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Neighbor-joining in Python: doing the plot  

2010-12-13 23:53:46|  分类: 默认分类 |  标签: |举报 |字号 订阅

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Neighbor-joining in Python: doing the plot

As discussed last time, I'm using Python lists to hold the information for each node on a phylogenetic tree. This seems as if it will have significant advantages, especially when it comes to tree "surgery." I'll leave that for another post. What I want to do today is actually draw a tree rooted at each of the internal nodes. Here is our example:
example_tree = { '0':['A','B','1'],
'1':['C','0','3'],
'2':['E','D','3'],
'3':['F','1','2'] }

Code to traverse the tree was shown last time (here). I've modified it slightly to use a dictionary. Previously we had this representation for each node and its parent (in the traversal from a particular root):
A:0, C:1, B:0, E:2, D:2, F:3, 1:root, 0:1, 3:1, 2:3

Now these keys and values are in a dict. The results of the traversals from each internal node as root are:
A:0, C:1, B:0, E:2, D:2, F:3, 1:1, 0:1, 3:1, 2:3
A:0, C:1, B:0, E:2, D:2, F:3, 1:0, 0:0, 3:1, 2:3
A:0, C:1, B:0, E:2, D:2, F:3, 1:3, 0:1, 3:3, 2:3
A:0, C:1, B:0, E:2, D:2, F:3, 1:3, 0:1, 3:2, 2:2

The root node is now marked by having itself as its "parent."
The drawing code works by building a
repr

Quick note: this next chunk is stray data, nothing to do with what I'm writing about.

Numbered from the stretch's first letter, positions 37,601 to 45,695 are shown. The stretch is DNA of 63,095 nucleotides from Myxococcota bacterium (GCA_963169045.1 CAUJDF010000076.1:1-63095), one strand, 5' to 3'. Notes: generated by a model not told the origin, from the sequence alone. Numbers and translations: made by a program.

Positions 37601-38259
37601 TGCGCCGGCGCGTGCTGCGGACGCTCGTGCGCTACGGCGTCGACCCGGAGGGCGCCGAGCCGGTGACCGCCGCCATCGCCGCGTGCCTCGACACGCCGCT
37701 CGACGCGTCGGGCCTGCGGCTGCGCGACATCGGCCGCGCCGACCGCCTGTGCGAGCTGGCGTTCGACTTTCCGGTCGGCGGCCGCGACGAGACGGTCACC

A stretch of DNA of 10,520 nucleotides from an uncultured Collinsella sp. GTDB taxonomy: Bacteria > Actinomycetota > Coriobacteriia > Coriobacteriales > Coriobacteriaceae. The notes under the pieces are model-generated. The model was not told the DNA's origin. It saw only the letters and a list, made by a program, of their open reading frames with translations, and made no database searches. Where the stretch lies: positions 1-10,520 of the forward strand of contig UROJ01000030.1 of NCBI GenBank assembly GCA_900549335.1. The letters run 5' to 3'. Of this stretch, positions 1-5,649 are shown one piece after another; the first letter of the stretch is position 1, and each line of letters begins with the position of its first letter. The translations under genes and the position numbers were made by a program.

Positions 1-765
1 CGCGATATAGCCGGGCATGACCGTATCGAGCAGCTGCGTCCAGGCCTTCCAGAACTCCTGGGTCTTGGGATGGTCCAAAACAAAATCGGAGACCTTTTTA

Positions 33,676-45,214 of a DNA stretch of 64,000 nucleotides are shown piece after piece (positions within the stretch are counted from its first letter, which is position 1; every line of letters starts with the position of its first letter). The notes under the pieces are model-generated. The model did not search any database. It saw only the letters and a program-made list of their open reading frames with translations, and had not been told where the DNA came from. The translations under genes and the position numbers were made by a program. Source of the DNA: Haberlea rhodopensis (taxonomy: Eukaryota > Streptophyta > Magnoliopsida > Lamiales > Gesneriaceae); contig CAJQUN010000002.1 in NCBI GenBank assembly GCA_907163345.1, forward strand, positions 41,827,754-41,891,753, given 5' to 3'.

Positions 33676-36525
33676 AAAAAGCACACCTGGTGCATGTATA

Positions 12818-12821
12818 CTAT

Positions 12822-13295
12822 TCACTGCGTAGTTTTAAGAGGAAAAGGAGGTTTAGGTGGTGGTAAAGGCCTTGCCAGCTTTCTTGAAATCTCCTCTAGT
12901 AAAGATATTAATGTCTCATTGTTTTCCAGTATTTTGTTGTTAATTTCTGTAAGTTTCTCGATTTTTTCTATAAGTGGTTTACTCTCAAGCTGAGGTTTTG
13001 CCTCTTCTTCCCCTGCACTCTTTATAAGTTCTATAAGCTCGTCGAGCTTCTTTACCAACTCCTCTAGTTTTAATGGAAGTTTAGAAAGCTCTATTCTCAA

(representation) for each node from the farthest tips working up to the root. The method was inspired by PyCogent's
ancestors()
function, which returns a list of ancestors (naturally enough). The output with debug enabled looks like this:
ancestors
E ['2', '3', '1', '0']
D ['2', '3', '1', '0']
F ['3', '1', '0']
2 ['3', '1', '0']
C ['1', '0']
3 ['1', '0']
A ['0']
B ['0']
1 ['0']
0 []

I simply sort on the length (largest first) and work in that order. So E's
repr
is just 'E'. When we process the first i_node (2), it's
repr
will be
(E,D)2
. If we're using branch lengths, it will be:
(E:2.25,D:2.75)2
. The distance data is in a separate dictionary:
dist = { ('A','0'):1.0,
('B','0'):4.0,
('C','1'):2.0,
('D','2'):2.75,
('E','2'):2.25,
('F','3'):4.75,
('0','1'):1.0,
('1','3'):1.25,
('2','3'):0.75 }

Here's the resulting Newick tree:
(A:1.00,B:4.00,(C:2.00,(F:4.75,(E:2.25,D:2.75)2:0.75)3:1.25)1:1.00)0;

One of the plots is shown at the top, a second one is below. Although I had it working before, be advised there's a bug somewhere that blows up R when I try to plot the tree as 'unrooted.' So now my to_do list includes the challenge of fixing that. [UPDATE: It seems to only happen when calling R from Python using RPy---probably related to the use of a Python keyword type as an argument to the R function. ] Zipped project files are here. And a final note, I've included the upgma code from before. However, we processed the nodes with a different algorithm there, so the drawing code is different, and I haven't tried to convert it to the new method yet.
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